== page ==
- Ahmedabad-Dholera Gujarat)900 sq km
- Shendra-Bidkin (Maharashtra) 84 sq km
- Manesar-Bawal (Harayana) 380 sq km
- Khushkhera-Bhiwadi-Neemrana (Rajasthan) 150 sq km
- Dighi Port Area (Maharashtra) 230 sq km
- Dadri-Noida-Ghaziabad (Uttar Pradesh) 250 sq km
- Pithampur-Dhar-Mhow (Madhya Pradesh)- 370 sq km
Update: In September 2015, Andhra Pradesh became the first state to house India’s first national investment and manufacturing zone after the state assured the Centre of availability of 10 sq km of land in one place in Prakasham district.
We come to the conclusion that the plan is both ambitious and impressive, intending to give mega industrial townships autonomy, incentivise public private infrastructure development and facilitate access to green technologies. It’ll boost the Made-in-India label’s global competitiveness. It’ll also hasten factory expansion, a must for absorbing India’s young workforce growing by around 20 million annually. With manufacturing wages rising in China, we can leverage the advantage of cheaper, abundant labour to attract investors.
The NIMZ are to be limited to government-acquired waste and infertile land, which seems to be logical and sensitive decision. The core idea of this seems to skirt land-related strife and conserve ecologically sensitive areas. But, we also note that the project viability rides on logistics, there would be a requirement of fast development of the integrated infrastructure. Further, these zones will not appear overnight. We have an experience of procedural over delays and missed timelines. There should be a rule based process for expeditious development of these mega Hubs.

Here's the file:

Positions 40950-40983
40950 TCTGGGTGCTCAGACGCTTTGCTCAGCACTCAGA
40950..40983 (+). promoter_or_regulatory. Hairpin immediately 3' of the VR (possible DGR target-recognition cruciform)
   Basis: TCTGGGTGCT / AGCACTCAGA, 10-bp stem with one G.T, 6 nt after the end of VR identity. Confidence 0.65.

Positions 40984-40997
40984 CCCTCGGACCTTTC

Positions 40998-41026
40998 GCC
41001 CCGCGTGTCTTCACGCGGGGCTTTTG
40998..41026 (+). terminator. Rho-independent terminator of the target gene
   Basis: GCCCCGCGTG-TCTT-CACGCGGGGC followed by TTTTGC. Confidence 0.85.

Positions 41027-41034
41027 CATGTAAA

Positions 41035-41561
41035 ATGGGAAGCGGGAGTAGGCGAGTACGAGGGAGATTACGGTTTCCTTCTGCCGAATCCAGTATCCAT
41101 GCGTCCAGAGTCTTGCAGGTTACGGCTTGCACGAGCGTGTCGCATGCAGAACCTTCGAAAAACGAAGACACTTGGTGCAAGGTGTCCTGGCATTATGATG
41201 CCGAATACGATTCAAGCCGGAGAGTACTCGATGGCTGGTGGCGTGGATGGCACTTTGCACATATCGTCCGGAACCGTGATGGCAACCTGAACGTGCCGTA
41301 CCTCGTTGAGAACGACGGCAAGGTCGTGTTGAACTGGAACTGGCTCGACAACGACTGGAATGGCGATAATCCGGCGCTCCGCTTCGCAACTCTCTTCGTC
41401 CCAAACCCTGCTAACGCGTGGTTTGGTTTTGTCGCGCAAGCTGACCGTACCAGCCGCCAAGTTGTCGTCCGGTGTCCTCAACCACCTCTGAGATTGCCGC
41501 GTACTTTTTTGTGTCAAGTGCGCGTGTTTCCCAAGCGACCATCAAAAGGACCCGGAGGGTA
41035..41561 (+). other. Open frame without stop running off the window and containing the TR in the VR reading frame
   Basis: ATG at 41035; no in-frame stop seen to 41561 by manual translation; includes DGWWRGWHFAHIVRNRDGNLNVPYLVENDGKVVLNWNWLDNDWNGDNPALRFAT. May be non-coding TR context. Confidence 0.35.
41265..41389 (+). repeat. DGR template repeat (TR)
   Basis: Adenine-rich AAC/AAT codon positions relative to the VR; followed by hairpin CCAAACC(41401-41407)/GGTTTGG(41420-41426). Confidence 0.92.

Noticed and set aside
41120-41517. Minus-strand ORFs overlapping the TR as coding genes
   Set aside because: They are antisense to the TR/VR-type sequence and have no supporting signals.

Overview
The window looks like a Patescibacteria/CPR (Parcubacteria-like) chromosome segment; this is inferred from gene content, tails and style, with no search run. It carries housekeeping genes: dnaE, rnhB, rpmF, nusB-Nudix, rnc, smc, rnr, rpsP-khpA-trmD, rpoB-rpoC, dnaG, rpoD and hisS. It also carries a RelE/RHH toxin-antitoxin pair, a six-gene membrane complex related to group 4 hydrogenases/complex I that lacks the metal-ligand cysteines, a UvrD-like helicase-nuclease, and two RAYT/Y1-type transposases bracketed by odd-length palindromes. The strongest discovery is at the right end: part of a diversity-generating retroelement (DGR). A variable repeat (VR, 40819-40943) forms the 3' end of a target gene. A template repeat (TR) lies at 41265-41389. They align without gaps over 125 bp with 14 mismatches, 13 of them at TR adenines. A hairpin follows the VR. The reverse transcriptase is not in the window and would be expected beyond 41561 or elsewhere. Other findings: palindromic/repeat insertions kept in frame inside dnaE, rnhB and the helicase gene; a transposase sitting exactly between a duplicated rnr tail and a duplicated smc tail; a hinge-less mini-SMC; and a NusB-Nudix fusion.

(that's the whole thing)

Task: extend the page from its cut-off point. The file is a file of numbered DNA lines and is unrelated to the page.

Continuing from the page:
Viability Gap Funding for NIMZ
To promote manufacturing in the country, the Government in March 2013 issued norms for setting up of National Investment and Manufacturing Zones (NIMZs) with a host of benefits, including exemption from capital gains tax. NIMZs will be eligible for viability gap funding, which cannot exceed 20 per cent of the project cost. As per the norms, the developers of NIMZs will be allowed to raise funds through external commercial borrowings (ECBs) for developing the internal infrastructure of NIMZs. A scheme for a job loss policy will be put in place to enable units to pay suitable worker compensation in the eventuality of closures, through insurance.
(This article was originally published in GKToday’s Target Programme for Civil Services documents)
Topics: Government Schemes India